Sometimes, it’s just hard to deal.
Not that ultramarathons were ever easy, but you learn to deal with that.
This, my fifth participation in the mountain marathon around the Traunsee lake, was another one of those hot and muggy times in the Salzkammergut, and things went differently from the times before, yet again.
With some stomach discomfort at first and suffering from the effects of the temperatures, it was hard.
It was also beautiful, though, and this time I brought a spherical camera (an LG 360 Cam) to play around with and immerse you in the scenes from the trail.
It doesn’t work out as well as one would wish, but it’s a start (at an affordable price and an okay quality for that price), even if I have to recommend watching on a small screen rather than going full-screen (when the limits of resolution show very much):
Here’s how this trail looks as a Suunto Movie:
This time around, I also went for a different shoe strategy.
For the first half from Gmunden to Ebensee, over the Grünberg, Traunstein, Daxnersteig – basically, over the toughest of the mountain trails on this course – I used the Icebug Acceleritas5 RB9X.
Their very low sole meant that I felt the ground only too well at times, but also felt fast and nimble. And with the RB9X rubber and the “tractor tread” on the sole, on dry rocks and muddy trails, they proved Icebug’s claim to “Super Hero Traction.”
For the second part, from Ebensee to Gmunden, with somewhat easier mountain trails and quite a bit more road running – and still enough muddy rocks and roots on singletrack, especially down from the Feuerkogel – I danced along in Icebug’s Mist RB9X. (The same shoes I’d already used for the Hochkönigman trail race.)
I would eventually finish in 12:05 hours, a little faster than I ever finished before.
This is one of the main reasons I keep returning, besides this run simply being beautiful and something of a local family affair (even having grown to some 400 participants): growing older, not feeling particularly consistent in training, it’s especially nice to compare and see that, slow as I am compared to “real runners”, I’m still trending faster.
It was still hard to deal.
Police arrived, looking for the race organizer, shortly after I was finished, showered, refreshed, safe from the downpour that had started in the meanwhile.
Coming down from the Gmundnerberghaus, where my dad and I had gone for a post-race meal on the last mountain along the course, there had been as many firemen as we’d never seen before, amassed for something. And even helicopter support.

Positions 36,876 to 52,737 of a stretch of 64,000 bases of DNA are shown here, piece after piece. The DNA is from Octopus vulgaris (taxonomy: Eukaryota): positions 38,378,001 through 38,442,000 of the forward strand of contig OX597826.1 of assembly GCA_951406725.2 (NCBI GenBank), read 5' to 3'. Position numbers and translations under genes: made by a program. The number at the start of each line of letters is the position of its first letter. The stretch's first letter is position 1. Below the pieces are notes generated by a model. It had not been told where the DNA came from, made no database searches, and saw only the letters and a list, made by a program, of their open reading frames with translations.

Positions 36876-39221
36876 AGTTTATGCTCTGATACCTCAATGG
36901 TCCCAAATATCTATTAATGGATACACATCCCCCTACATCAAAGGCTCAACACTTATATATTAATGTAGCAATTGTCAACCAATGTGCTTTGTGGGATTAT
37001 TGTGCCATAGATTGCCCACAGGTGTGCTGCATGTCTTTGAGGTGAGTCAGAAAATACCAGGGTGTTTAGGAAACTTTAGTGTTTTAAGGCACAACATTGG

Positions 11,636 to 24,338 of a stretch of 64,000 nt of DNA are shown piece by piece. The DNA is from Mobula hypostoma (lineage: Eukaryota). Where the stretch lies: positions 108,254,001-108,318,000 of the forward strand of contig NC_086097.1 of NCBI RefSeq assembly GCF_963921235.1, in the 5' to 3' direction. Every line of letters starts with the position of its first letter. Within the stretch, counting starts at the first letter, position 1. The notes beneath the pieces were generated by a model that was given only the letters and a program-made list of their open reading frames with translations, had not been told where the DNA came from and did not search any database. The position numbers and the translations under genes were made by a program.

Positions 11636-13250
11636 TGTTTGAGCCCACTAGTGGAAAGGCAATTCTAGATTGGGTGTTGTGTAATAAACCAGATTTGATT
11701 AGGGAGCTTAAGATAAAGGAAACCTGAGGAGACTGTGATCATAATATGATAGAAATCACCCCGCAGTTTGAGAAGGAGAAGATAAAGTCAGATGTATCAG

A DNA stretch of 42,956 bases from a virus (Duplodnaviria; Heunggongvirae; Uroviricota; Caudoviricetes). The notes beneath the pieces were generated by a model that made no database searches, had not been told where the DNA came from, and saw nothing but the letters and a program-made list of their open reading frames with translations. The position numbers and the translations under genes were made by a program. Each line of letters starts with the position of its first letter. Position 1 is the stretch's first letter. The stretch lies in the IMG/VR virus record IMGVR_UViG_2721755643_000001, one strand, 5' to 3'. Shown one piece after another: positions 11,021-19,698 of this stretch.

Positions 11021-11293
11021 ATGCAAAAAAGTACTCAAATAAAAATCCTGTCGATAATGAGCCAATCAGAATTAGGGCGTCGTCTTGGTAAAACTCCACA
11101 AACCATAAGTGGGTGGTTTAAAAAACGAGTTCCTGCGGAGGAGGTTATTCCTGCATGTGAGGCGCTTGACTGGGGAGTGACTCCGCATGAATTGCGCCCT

It was only the next day we found out, and I was able to slowly connect, the reasons for these things:
There was a participant in this race who never made it back home.
He was “only” doing the half course from Ebensee to Gmunden.
Pretty much as one should, he’d called his family to say that he didn’t feel well and he’d drop out.
Hours later, when he still hadn’t arrived back, his girlfriend alerted the authorities and the search began.
They only found his body the next day.
In the time in between, he’d been reported as having sat by the wayside exhausted, but feeling good enough to tell others who passed by and offered help that he was alright.
At just about the same time, still two mountains further away, I was sitting on the trail telling people that I was a bit too hot but going to be alright.
While he must have started struggling and come off the path, I went past that same area happy to have managed to deal (after what amounted to a jump into the cold creek near where I’d been sitting, and having used water to cool down any chance I had got since then).
Right on that mountain where he went to his death, one of the places on this course that is truly easy to walk, I’d turned away from the stopwatch display on my watch so as to avoid being driven by anything but my feeling of how slow or fast I should still move.
That was the extent of my issues then and there (and the heart rate display not feeling like a very reliable indicator of exertion anymore), as I moved past somewhere that his life was lost.
As I reel at the thought of a young life lost, though, I think we also need to remember the many people who dropped out and had no more ill effect than maybe some sense of hurt pride.
The refugees who tried to get away from truly terrible circumstances and failed, never to be heard of again.
The people who’ll say that such events are just too dangerous while they sit around eating junk food or drive in cars, effectively engaging in one or the other of two of the most dangerous activities of this day and age.
Of course, being pushed into the proximity of death relativizes everything else.
All the drive to faster times and prettier photos doesn’t count for anything much in comparison – and yet, the stories of life well lived only become more relevant when we are forced to remember that we’ll never know when, how abruptly, without any concern for our need for closure, they’ll just be at their end.
So, please, get yourself checked out by a doctor, learn how to deal the best you can with the conditions you may encounter – and see you out there.
I’ll be doing a running coach certification this fall, and my first advice as coach will be to get yourself checked out.
Second: Do not overdo it with the training.
Third: Enjoy. You never know how long you will.